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Hi, I’m Brussels Correspondent Vince Chadwick filling in for my colleague Michael Igoe. Today, all eyes are on India’s COVID-19 outbreak, which yesterday registered 352,991 new cases and more than 2,800 deaths in 24 hours.
The U.S. has agreed to deploy a team of USAID and CDC staffers to India to work with the government and local partners in addressing the surge of COVID-19 cases.
• The U.S. will divert its own order of certain vaccine raw materials to the Serum Institute of India to aid with production. It’s also expected to begin sharing its estimated 60 million stockpiled doses of the AstraZeneca vaccine — which hasn’t been approved for use in the U.S. — with other nations, pending a safety review.
• On a call with U.S. President Joe Biden Monday, Indian Prime Minister Narendra Modi reportedly asked about waiving intellectual property rights for COVID-19 vaccines.
• With 1 in every 2 COVID-19 tests in Kolkata coming up positive, I ask Amruta Byatnal to describe the situation in Delhi. “It's been heartbreaking to say the least,” Amruta writes back. “Several hospitals have had to issue SOS calls saying their oxygen supply is running out. Doctors I'm speaking to are helpless and frustrated. I've never been in a conflict situation — but this feels like one. Everyone is on their own, really.”
More cars for a growing middle class, untrained mechanics, and a lack of public transport are all thought to be part of Africa’s growing air pollution problem, but the biggest challenge could be a lack of data, Anca Gurzu reports.
• Deaths in Africa from outdoor air pollution increased by almost 60% between 1990 and 2017.
• About 6% of African children lived near an air quality monitor in 2019, compared to 72% in Europe and North America.
“You need data to reduce emissions and know what to tackle first,” environmental sciences professor Raphael Arku says. “This is missing due to a lack of funding, lack of expertise, and lack of political commitment.”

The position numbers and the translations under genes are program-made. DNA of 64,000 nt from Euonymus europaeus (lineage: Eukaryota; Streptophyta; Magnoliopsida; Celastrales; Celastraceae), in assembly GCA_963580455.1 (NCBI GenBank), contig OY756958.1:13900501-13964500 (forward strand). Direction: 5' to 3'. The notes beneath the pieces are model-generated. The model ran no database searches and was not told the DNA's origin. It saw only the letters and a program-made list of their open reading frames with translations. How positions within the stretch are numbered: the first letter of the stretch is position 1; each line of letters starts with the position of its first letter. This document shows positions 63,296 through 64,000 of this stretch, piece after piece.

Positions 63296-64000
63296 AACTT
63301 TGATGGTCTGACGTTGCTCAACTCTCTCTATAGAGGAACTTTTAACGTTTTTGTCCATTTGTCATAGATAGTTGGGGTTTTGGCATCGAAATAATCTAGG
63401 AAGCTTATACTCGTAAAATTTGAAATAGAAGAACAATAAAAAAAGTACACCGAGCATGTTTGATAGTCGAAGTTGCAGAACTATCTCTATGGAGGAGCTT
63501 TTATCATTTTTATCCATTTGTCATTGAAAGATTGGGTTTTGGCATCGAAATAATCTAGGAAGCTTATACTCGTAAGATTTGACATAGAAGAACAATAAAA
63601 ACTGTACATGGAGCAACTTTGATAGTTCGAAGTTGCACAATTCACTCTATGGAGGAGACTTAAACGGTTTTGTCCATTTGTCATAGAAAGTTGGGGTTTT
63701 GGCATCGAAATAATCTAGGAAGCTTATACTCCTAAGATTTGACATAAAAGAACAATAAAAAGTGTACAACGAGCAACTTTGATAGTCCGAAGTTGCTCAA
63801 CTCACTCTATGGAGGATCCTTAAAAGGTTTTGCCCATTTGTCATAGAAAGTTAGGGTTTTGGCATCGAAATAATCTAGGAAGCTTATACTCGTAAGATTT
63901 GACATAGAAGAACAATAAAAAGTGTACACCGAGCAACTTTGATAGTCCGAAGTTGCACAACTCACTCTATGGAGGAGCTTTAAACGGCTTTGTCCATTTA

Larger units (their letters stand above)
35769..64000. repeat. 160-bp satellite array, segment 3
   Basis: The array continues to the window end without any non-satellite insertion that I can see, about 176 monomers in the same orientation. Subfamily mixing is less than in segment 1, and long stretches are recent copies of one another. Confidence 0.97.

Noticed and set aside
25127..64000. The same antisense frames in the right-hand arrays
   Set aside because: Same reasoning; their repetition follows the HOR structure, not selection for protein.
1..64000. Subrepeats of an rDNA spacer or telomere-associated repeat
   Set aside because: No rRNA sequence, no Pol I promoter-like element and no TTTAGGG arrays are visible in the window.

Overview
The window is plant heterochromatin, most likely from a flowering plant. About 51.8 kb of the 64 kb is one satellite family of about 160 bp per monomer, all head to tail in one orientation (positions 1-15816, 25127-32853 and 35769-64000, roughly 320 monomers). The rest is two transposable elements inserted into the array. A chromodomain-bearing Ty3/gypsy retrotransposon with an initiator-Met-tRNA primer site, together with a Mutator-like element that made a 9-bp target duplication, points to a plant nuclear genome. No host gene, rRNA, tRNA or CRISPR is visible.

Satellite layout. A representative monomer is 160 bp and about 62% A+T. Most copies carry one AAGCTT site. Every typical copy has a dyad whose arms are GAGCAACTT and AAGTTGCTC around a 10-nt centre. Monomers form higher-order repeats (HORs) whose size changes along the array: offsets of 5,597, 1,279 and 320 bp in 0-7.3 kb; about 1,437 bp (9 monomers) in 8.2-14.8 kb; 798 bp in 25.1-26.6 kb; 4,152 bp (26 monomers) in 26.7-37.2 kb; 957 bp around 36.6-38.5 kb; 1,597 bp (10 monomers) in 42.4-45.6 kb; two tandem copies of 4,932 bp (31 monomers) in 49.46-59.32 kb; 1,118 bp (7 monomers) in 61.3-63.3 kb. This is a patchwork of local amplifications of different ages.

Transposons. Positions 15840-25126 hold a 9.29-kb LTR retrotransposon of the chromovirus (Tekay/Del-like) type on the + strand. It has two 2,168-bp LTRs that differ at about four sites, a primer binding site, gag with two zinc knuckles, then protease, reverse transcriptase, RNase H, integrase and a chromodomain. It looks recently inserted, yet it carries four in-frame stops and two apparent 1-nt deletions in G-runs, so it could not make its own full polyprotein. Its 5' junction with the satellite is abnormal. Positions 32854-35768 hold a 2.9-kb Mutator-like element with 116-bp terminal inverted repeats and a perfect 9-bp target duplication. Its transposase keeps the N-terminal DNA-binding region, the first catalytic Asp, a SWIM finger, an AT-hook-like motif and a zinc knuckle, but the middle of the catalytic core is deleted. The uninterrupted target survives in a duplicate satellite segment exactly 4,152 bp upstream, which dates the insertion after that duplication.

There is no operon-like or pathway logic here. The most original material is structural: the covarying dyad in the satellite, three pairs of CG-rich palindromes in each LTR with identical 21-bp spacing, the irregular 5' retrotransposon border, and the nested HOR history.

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BANK FOR YOUR BUCK
This week, I’m keeping an eye on EU development ministers who are meeting to discuss how the European Investment Bank and European Bank for Reconstruction and Development can boost their development impact.
The question has occupied some great minds since Angela Merkel and Emmanuel Macron added it to a June 2018 communiqué. Problem is, that was the last anyone heard from the two leaders on the subject. Devex Pro subscribers can read my analysis of EU states’ planned instructions for the banks, but how the banks (and their shareholders) will interpret those instructions is still unclear.
Join us: Raj Kumar and a group of CEOs will discuss the changes crypto is wreaking on finance in developing markets on LinkedIn at 9 a.m. ET (3 p.m. CET).
BETTER INOCULATE THAN NEVER
Countries around the world are struggling to roll out COVID-19 vaccine campaigns. But other immunizations are being affected by the pandemic as well, according to a recent WHO survey:
• 60 mass immunization campaigns are currently postponed in 50 countries. That leaves 228 million people, mostly children, at risk of preventable diseases.
• Those disruptions have spurred recent outbreaks of measles in the Democratic Republic of Congo, Pakistan, and Yemen — and WHO chief Dr. Tedros Adhanom Ghebreyesus says more similar events can be expected.
• Beyond that, about 1 in 5 countries report disruptions in the provision of life-saving emergency, critical, and operative care interventions, and two-thirds say the pandemic has delayed elective surgeries.
LADDER OF SUCCESS
Need to know the latest executive job moves at USAID, World Bank, the U.N., and Amnesty International? Jenny Lei Ravelo has the rundown for Pro subscribers.
IN OTHER NEWS:
Chad’s military council has named an interim prime minister after the death of President Idriss Deby on April 19. [Al Jazeera]
The EU is suing AstraZeneca for providing less than half the COVID-19 vaccine doses it signed a deal for. [BBC]
U.S. Vice President Kamala Harris announced $310 million in additional aid to address food insecurity in Northern Triangle countries. [CNN]
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